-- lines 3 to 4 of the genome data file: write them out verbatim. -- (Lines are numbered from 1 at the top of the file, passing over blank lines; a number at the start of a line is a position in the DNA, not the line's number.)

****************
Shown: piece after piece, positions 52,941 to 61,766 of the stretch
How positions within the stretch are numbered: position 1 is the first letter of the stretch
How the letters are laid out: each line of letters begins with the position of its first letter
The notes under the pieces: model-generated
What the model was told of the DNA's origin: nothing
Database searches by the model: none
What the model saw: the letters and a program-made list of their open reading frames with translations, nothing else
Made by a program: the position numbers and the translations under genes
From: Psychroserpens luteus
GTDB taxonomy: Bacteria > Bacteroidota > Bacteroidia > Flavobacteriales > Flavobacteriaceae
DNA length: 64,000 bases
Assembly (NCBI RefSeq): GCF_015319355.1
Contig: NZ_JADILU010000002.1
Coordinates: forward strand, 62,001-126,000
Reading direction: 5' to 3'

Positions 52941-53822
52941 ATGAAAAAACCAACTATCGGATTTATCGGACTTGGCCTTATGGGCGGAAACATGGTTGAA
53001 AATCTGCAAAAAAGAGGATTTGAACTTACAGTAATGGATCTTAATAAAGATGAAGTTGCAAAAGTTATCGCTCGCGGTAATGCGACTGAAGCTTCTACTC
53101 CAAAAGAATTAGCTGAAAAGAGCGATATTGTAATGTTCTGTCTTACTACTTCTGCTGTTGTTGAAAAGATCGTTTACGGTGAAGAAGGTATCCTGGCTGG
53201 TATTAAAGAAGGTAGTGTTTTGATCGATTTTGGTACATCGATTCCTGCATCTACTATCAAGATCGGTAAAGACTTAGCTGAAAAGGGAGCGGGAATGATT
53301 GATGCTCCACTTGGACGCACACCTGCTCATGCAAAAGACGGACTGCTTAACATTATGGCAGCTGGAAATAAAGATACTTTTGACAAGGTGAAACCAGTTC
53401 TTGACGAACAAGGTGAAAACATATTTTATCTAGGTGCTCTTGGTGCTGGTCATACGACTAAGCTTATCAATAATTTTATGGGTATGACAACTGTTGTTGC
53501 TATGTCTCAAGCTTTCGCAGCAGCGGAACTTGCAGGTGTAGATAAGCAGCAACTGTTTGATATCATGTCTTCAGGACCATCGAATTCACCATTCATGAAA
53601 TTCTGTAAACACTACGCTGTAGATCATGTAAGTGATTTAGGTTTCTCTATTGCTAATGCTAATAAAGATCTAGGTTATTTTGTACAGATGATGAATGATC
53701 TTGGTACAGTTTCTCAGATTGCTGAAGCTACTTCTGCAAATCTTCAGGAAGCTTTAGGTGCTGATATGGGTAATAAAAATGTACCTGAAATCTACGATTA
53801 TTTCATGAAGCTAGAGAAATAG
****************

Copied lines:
How the letters are laid out: each line of letters begins with the position of its first letter
The notes under the pieces: model-generated